The tax-gatherer prayed quite differently. Feeling very humble in the house of God, he stood there with his head bowed, and simply said, “God, be merciful to me, a sinner.” Jesus said that, of the two men, it was the tax-gatherer’s prayer which pleased God, thus bearing out the truth of the old proverb about pride and a haughty spirit.

“Give us this day our daily bread” is a prayer for an honest day’s work

Posted in Bible, Interesting Words, Language, Religion on Wednesday, 28 August 2013

This edited article about the language of the Bible originally appeared in Look and Learn issue number 385 published on 31 May 1969.

Lazarus and rich man, picture, image, illustration
Lazarus at the Rich Man's gate

In France, people talk about “gaining their beef-steak” when they mean “earning their living,” but in Britain we talk less readily of beef-steaks than of bread. “To earn our daily bread” is a familiar way of saying that we work for a living.

Commonplace as the phrase may sound, it is an echo of the Bible. According to St. Matthew’s Gospel (Chapter 6, verse 11), Jesus taught his disciples to pray “Give us this day our daily bread,” or – in the words of a modern translation – “Give us each day the bread we need.”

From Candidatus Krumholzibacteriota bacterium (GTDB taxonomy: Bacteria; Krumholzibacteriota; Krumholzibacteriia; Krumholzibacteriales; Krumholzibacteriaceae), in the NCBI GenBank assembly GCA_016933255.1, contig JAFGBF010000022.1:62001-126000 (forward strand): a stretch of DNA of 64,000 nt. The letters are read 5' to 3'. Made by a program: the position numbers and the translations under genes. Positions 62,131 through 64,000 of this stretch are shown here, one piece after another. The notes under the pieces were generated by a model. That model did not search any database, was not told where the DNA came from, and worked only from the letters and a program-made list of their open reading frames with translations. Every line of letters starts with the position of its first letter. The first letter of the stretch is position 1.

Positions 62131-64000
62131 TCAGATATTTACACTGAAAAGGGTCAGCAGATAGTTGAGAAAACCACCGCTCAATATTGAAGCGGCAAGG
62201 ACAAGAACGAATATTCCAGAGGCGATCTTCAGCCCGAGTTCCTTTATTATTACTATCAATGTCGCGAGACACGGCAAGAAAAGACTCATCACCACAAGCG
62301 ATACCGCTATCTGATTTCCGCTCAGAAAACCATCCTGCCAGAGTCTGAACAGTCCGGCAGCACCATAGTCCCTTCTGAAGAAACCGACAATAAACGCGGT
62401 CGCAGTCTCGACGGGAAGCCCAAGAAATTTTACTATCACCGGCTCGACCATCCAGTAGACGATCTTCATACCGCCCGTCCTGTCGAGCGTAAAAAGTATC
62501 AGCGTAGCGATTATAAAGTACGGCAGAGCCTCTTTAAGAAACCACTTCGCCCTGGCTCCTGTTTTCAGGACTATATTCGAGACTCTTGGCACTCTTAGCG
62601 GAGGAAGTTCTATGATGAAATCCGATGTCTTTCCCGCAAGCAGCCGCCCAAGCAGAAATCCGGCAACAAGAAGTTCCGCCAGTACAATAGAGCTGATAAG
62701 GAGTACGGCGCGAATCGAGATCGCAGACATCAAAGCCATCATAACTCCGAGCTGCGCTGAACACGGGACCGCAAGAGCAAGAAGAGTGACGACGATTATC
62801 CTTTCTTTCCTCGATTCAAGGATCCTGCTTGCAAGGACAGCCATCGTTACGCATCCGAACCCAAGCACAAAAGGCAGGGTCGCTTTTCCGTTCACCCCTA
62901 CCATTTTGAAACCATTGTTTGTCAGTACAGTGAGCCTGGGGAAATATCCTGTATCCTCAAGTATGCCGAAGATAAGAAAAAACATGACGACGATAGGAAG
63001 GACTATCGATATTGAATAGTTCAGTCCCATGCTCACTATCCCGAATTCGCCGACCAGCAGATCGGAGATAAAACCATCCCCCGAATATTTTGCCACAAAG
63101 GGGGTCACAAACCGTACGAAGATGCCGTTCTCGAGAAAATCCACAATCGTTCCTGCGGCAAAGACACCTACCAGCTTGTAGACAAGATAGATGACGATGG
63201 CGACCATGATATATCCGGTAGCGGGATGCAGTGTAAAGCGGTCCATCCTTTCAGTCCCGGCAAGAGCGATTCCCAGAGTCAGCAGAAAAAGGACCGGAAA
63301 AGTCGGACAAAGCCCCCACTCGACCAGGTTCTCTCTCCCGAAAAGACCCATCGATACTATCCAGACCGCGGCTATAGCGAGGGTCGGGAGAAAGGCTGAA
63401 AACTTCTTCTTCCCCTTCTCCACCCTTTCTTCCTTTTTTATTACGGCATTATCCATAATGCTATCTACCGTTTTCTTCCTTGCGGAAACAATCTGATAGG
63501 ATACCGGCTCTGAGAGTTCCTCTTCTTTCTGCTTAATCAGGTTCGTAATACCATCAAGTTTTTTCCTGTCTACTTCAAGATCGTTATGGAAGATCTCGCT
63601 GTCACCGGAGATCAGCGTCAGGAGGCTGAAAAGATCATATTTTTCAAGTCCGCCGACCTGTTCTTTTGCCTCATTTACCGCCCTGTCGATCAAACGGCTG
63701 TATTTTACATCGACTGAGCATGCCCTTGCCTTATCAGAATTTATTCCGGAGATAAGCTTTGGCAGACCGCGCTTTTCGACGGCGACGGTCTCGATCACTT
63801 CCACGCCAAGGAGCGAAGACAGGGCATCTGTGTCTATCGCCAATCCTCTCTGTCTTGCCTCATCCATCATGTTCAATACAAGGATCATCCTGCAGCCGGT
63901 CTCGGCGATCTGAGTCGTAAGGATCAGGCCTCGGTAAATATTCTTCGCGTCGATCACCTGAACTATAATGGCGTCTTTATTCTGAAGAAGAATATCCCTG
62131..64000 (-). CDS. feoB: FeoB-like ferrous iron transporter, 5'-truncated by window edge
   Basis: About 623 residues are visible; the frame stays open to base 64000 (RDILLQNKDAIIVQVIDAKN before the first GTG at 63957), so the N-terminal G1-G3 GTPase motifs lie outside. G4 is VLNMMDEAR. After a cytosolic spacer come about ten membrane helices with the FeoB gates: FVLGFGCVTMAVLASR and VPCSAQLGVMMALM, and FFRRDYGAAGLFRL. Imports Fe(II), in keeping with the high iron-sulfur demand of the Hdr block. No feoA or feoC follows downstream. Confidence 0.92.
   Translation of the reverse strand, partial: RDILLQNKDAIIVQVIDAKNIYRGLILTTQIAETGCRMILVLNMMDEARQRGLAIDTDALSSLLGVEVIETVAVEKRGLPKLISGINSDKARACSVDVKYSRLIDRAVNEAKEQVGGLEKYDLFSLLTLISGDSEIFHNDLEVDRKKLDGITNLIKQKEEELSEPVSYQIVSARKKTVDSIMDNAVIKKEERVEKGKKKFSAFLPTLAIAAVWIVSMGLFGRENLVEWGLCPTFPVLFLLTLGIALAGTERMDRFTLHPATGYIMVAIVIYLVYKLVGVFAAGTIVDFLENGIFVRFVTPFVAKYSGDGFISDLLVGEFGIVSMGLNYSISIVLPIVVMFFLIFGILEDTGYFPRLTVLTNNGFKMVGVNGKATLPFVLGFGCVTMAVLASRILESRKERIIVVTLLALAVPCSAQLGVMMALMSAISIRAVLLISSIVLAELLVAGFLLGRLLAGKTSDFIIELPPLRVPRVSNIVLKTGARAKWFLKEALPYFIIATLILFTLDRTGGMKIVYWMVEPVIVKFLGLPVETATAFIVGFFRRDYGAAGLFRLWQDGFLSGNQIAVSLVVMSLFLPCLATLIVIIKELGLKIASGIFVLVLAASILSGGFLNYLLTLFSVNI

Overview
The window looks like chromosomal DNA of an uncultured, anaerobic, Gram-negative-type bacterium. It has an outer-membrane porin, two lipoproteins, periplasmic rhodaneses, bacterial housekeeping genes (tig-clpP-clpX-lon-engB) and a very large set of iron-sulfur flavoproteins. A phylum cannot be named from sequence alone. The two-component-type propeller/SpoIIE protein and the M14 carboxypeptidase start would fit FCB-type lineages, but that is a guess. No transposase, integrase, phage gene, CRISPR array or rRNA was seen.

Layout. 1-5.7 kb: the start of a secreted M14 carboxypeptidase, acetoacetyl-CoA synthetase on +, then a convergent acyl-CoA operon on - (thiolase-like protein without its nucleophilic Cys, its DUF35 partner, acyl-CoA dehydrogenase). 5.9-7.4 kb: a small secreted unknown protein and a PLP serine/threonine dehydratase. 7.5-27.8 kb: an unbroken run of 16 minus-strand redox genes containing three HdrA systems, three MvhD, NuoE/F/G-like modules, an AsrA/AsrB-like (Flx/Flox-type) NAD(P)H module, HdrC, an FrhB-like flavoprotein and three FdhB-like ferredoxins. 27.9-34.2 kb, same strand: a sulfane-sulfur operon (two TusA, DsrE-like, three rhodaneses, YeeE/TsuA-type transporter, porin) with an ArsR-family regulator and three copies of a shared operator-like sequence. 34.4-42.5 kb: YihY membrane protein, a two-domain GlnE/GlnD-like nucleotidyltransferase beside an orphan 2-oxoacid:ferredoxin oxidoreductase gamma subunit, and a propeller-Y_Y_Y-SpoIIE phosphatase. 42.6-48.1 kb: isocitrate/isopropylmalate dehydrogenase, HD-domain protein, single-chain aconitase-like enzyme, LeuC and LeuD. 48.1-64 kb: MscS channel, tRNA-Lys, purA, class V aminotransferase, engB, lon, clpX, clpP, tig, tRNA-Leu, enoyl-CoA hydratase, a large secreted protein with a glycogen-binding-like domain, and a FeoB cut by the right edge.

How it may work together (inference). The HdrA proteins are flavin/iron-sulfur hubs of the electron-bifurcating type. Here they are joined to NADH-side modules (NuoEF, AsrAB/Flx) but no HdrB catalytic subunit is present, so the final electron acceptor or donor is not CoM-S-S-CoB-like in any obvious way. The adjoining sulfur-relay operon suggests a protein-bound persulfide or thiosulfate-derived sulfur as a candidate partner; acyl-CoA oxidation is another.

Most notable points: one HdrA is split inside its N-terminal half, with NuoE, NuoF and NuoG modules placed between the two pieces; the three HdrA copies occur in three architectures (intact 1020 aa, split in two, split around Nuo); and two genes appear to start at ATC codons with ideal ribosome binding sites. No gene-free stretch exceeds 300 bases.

There are other phrases in common use which refer to bread, and which arise from incidents or sayings in the Bible. You might hear people at a conference or reception say of another guest, “He is only here for the loaves and fishes,” meaning that he has come only for the food. This is a reminder of the way in which, according to all four writers of the Gospels, Jesus fed a crowd of several thousand people, who had come a long way to hear him speak, by miraculously dividing five loaves and two fishes, the offering of a boy in the crowd, among them all.

Again, when we receive some small gift or token sum of money from a person who could easily afford to be more generous to us, we sometimes call such gifts “the crumbs that fall from the rich man’s table.” This too, is a phrase from the Bible (Luke, Chapter 16, verse 21). It occurs in a story which Jesus told about a rich man who “fared sumptuously everyday” or, to quote again from a modern version by J. B. Phillips, “who used to lead a life of daily luxury.”